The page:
Big Buck Down in Illinois! October Bowhunting Success

by Todd Graf 21. October 2010 13:26
Todd Graf

As we head into the last 10 days of October I know bowhunters across the US are gearing up for the rut, and from what I've seen so far it looks like it's going to be a good one!  I know that bucks around here are really starting to work the scrapes pretty hard so if you find a good scrape line now is the time to hunt it, or at the very least set up a trail camera over it.  If you're looking for any last minute bowhunting products from scents to trail cameras make sure to look in the online bowhunting store right here on Bowhunting.com.  We have over 14,000 products most of which ship out the same or next day!

Here in Illinois things have been going very well for me.  As you've seen in our bowhunting videos I've had several great encounters with some super nice bucks.  One thing that I've noticed, along with a lot of the bowhunters I talk to, is that there's an incredible amount of acorns this year.  I'm sure the great spring we had helped contribute to this.  If you have a good acorn source it seems like the deer are really hitting them hard so that may be another spot to catch a nice buck before the rut really hits.


Acorns are a great food source for Mid to late October hunts.

Across most of the Midwest we've had a really dry stretch of weather which means a lot of water has dried up, making water sources another good option.  If we don't get a lot of rain before November being close to water may really benefit a lot of bowhunters.  Once the bucks start running hard they're going to need water and if you've got a good source you just may catch a nice buck while he's heading in for a drink!


Water holes are another great spot for October and November hunts.  Especially during dry weather.

Doing as much bowhunting as I do means climbing up and down a LOT of trees, which makes treestand safety one of my top priorities.  I truly hope that everyone out there is wearing their safety harness and if you can afford it I would strongly recommend a life line type product as well.  Being attached to the tree from the ground to the top makes the world of difference when it comes to safety and my confidence while climbing in and out of my stands.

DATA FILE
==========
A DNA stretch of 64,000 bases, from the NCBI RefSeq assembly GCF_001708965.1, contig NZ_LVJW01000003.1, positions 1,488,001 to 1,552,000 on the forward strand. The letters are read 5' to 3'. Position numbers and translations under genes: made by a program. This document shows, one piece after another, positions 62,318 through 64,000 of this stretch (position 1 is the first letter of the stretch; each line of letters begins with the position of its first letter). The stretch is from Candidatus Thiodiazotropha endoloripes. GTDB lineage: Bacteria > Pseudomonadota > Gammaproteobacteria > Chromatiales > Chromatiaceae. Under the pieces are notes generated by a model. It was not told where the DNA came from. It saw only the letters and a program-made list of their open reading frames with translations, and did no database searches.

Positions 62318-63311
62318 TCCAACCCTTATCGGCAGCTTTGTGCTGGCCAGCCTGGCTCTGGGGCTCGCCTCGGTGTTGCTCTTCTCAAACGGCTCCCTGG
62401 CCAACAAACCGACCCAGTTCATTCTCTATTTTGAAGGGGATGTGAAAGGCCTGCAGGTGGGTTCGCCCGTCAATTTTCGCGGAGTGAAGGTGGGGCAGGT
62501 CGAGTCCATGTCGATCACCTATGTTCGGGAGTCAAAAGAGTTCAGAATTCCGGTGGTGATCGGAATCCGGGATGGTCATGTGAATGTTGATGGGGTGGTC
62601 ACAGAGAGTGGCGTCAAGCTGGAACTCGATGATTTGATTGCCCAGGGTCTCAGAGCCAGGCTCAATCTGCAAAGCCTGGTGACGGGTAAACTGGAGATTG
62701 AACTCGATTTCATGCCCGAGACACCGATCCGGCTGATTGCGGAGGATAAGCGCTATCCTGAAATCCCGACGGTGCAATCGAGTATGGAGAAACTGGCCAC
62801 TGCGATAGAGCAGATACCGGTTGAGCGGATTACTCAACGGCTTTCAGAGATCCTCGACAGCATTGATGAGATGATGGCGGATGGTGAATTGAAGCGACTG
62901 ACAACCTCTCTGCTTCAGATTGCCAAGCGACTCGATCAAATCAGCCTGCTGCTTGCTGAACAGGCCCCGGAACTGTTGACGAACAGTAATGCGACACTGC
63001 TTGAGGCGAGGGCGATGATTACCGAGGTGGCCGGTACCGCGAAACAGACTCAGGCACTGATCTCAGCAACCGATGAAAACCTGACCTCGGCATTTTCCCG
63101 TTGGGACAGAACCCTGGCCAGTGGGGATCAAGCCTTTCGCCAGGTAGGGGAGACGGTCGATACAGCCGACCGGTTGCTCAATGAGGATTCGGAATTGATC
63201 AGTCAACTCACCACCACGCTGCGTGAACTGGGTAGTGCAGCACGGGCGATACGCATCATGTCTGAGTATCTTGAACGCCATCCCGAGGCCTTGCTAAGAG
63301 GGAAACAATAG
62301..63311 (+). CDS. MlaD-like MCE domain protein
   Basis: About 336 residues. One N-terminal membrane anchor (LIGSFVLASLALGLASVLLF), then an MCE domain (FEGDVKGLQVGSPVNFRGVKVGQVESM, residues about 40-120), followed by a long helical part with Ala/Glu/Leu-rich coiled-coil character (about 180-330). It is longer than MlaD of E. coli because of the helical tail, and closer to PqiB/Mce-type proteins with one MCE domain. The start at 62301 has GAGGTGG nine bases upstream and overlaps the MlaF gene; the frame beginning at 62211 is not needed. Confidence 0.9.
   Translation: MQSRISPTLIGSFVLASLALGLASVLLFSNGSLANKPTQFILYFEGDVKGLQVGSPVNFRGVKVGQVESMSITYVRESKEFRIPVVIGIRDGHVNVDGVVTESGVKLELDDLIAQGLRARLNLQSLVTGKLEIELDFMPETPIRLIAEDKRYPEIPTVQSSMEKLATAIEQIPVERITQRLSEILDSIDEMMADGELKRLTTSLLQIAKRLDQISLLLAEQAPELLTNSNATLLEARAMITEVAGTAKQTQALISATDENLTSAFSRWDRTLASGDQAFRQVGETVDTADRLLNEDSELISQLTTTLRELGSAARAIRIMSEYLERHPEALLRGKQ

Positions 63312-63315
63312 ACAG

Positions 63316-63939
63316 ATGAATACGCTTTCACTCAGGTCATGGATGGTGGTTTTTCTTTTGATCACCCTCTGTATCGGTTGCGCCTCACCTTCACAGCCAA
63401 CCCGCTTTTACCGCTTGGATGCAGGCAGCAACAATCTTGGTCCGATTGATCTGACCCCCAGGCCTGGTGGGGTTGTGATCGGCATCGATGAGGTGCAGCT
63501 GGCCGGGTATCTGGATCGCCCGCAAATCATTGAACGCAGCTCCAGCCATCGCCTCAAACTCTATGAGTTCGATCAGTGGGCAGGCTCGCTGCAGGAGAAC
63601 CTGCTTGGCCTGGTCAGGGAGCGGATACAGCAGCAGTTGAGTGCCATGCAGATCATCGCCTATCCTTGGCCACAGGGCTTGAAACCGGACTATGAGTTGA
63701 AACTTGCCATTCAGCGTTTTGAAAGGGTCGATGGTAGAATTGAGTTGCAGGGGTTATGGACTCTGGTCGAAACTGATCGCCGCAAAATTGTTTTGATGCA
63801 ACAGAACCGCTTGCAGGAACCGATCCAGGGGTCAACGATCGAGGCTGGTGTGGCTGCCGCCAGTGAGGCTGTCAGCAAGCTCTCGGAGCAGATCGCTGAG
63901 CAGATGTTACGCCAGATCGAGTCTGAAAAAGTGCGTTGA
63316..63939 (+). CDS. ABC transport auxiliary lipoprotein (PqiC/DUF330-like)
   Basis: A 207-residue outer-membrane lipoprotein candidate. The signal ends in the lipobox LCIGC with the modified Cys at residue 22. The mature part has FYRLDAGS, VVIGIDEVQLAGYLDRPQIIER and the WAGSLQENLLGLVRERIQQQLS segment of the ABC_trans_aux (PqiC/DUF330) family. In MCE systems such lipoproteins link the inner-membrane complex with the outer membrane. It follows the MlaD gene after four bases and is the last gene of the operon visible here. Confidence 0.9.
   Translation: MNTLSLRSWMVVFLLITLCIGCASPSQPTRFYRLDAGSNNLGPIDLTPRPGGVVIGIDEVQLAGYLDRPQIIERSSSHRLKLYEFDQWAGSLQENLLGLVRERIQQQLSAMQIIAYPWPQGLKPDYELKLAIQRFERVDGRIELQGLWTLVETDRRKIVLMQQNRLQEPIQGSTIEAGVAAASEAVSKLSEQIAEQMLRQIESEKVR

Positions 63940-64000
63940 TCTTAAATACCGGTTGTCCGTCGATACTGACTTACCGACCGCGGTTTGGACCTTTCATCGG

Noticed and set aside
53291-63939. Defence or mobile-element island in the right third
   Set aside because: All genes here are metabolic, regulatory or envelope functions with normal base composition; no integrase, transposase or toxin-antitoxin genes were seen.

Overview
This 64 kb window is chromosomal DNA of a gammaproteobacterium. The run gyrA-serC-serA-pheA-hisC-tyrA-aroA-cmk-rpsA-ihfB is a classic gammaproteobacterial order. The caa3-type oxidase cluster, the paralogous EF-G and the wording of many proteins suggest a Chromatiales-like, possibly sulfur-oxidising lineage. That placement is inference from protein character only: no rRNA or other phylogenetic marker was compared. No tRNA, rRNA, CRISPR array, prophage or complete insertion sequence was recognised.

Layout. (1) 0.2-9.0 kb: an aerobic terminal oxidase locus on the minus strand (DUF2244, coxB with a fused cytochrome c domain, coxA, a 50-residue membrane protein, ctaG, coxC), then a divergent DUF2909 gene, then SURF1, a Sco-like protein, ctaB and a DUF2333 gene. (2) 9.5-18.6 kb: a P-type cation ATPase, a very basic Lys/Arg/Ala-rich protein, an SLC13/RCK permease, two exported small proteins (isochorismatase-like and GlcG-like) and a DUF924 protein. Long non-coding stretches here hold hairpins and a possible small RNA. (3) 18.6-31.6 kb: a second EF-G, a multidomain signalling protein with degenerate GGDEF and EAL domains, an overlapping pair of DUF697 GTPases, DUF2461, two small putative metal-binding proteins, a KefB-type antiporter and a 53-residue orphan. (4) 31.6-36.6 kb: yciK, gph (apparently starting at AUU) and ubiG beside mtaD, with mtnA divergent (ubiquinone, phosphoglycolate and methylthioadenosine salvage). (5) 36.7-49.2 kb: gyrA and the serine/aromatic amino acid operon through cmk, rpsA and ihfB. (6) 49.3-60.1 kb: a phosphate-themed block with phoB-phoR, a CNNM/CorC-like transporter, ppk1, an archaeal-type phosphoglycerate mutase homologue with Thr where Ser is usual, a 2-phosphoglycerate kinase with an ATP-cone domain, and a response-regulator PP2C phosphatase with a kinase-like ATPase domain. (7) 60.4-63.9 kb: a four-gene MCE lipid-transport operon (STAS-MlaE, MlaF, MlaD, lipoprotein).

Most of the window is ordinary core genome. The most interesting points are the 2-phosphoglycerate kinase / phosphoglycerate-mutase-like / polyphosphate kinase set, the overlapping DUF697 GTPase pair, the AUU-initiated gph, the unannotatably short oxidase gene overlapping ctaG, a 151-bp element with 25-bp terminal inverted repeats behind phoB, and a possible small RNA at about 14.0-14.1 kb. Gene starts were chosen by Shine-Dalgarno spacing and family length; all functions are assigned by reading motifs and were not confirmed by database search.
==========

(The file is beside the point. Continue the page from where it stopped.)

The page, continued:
Over the past couple of weeks I've been able to share some really fun hunts with a few of my friends as well.  I think it's important to remember to have fun while you're out in the woods and there's no better way to do that than spending it with good friends or family.


Dr. Ali Shaibani on one of his first bowhunts ever.  He hasn't gotten a deer yet, but it's only a matter of time now!


Justin relaxing in a Summit climber during and evening hunt over a soybean plot.

Of course once the fun is over it's time to get back to hunting!  Last Friday I was fortunate enough to close the deal on the white racked giant that you saw in Bowhunt or Die: Episode 2.  You'll have to watch this week's episode, which will be posted tomorrow, for the details but rest assured it was a great hunt!  Once again I was able to prove that you can film yourself harvesting a trophy animal if you work hard at it.


See the full video of me harvesting this buck on tomorrow's episode of Bowhunt or Die.


When self-filming it's important to make sure you have all of your camera pieces before you leave the office!  This is my improvised mount after our video editor forgot to put the mount back on my camera.

Be sure to check back tomorrow for the latest episode of Bowhunt or Die!  We've got our best episode yet with two doe kills and two 150 inch bucks hitting the ground.  You don't want to miss it!